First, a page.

Wednesday, March 21, 2012


The world is full of magic things,
                                                                            patiently waiting
                                                                          for our senses to grow sharper.
                                                                         ~W.B. Yeats

I've spent years roaming this country, slowly, like a heavy rumbling engine, but my transience hasn't diminished the degree to which I value a sense of place. Rather, I think I've come to appreciate it more, because my time in any one place has been fleeting. Knowing you'll be leaving a place makes your time there more meaningful, perhaps, more poignant. More vivid.

Yet it's also true that to see a place for what it is, you usually have to spend some time there: wake up to different seasons, fall in love, drink the water, feel the soil. You must peel back the layers, get beyond the first impressions that jump out and grab hold of your senses. During the year I spent on Ebon island, half a mile wide by five miles long, I was amazed by how much more I saw with each passing week. After six months, I thought I knew every rock, insect and plant, and yet almost every day I noticed something that I'd previously overlooked. How well did the people who spent their entire lives there know the island? And if such a limited environment can produce such limitless inquiry, how can anyone, ever, truly know a city or a whole range of mountains?

At the Wildbranch Writing Workshop last year, Craig Childs told me that his job as a writer is to land in a place and physically experience it in as raw a way as possible, to tell the secrets of where he's been; to invoke that place in such a way that the reader is transported there.

Thinking back on my experience in the Marshall Islands, I wondered how that was possible. If you're only in a place for a short while, how can you discover its secrets? How can you see it clearly enough to put its essence on paper? I wrote in my journal: “I think I must train my senses to go deeper – at first, as a conscious effort when I need them to, and then all the time, until it becomes a habit, a new way of seeing the world.”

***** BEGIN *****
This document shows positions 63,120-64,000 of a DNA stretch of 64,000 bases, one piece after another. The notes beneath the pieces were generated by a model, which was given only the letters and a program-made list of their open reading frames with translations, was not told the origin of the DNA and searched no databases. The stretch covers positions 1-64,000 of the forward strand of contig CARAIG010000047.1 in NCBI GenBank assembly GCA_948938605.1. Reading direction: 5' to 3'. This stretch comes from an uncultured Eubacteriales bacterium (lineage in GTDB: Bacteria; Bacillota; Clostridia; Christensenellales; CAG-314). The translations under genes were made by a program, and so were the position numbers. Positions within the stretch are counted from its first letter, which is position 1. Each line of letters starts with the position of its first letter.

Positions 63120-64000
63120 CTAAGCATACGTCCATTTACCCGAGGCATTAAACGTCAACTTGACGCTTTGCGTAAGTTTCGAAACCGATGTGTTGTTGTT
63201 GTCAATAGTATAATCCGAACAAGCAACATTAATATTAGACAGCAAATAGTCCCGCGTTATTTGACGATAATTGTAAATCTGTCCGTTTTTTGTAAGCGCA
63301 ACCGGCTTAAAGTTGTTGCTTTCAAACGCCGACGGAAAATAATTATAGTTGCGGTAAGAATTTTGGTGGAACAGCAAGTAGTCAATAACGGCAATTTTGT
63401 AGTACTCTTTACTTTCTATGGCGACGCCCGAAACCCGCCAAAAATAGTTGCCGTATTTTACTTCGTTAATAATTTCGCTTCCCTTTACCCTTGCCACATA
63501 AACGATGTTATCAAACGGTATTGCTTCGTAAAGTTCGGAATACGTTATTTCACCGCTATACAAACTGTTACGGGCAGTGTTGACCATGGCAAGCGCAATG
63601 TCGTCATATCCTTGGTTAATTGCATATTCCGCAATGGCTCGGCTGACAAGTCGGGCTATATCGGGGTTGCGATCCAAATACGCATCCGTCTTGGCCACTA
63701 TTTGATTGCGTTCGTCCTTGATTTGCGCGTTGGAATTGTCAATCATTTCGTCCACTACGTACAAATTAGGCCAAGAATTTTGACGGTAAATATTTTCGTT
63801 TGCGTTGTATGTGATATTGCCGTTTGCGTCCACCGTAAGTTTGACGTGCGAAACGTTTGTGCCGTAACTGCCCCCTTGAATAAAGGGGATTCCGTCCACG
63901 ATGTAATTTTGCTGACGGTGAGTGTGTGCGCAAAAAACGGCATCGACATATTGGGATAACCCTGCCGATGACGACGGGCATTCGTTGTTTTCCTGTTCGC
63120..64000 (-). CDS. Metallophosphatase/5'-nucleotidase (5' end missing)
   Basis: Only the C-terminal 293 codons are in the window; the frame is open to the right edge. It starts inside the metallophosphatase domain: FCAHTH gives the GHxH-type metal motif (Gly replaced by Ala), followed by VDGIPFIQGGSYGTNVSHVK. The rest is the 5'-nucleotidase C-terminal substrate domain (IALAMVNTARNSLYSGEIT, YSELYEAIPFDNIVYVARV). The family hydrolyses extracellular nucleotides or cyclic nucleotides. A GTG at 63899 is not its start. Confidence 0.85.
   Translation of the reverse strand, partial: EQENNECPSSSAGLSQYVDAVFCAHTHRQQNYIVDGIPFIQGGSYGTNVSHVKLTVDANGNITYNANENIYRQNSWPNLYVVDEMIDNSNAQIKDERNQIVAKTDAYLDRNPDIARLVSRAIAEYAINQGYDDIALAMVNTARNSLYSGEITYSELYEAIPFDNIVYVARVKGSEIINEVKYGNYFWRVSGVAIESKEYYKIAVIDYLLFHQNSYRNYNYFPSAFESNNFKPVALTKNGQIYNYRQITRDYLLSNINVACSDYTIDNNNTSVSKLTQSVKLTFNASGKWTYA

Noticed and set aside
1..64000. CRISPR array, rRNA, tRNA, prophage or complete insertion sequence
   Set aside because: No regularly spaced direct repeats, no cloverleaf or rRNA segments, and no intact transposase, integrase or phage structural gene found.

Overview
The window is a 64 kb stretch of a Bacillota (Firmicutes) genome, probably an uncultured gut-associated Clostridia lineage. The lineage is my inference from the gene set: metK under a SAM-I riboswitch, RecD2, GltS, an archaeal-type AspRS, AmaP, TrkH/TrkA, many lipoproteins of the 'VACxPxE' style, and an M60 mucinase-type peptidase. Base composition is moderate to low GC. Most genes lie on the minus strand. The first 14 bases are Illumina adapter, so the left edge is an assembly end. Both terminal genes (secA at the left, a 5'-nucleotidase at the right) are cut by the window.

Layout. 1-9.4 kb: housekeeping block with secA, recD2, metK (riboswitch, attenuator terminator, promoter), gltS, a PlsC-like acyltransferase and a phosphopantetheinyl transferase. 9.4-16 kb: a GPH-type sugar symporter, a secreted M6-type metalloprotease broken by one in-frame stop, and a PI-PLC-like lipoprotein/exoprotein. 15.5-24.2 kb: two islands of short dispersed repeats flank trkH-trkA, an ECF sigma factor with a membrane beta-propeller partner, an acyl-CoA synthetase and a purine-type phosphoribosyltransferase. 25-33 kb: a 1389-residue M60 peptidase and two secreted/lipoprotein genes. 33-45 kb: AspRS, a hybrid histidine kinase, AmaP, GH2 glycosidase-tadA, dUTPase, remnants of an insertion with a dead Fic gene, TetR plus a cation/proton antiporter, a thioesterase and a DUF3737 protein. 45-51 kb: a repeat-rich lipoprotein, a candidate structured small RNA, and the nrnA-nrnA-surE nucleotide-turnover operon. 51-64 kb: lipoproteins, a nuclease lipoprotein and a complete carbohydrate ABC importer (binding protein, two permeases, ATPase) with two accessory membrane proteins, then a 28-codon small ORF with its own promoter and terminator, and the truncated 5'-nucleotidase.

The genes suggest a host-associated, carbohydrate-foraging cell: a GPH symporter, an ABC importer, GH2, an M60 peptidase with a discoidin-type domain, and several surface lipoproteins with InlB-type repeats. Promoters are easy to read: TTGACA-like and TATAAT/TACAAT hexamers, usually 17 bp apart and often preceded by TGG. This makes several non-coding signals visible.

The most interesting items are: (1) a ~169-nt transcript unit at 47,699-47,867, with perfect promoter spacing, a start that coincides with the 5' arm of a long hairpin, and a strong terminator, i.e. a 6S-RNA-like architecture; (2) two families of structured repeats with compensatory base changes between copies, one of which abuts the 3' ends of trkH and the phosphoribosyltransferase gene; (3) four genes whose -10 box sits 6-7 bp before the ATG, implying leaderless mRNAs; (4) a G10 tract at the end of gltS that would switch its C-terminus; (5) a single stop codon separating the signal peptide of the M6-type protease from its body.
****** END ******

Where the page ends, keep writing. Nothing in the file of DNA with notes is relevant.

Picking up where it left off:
Later, a few days into the workshop, I wrote the following:

“I've now eaten at least six meals at a picnic table outside the dining area, and I just noticed the giant cobb oven twenty feet away. There must be a limit to the amount our senses can absorb at once, because it's not as if I was being unobservant. I noticed the nodding white bell flowers, the quality of the evening light, the silver bracelets on the wrist of the woman sitting across from me, the dinnertime chatter, rise and fall of voices, the way the feathery tops of ferns growing on the hillside formed tiers like terraced rice. I saw the blue sky through gaps in the branches of the spruce, the dark boughs swaying in the wind. I was engaged in good conversation. There is only so much our senses can absorb, and apparently, a cobb oven didn't make the cut. Still, I think I can train myself to notice more, and I think that once I do, I'll derive an even greater pleasure from this life. I once thought that the dissection and deconstruction of literature would detract from its beauty, rendering me unable to lose myself in it. But in fact, the opposite is true: I appreciate it and love good writing even more when it's well done. Perhaps so it is with a life of sensory fullness.”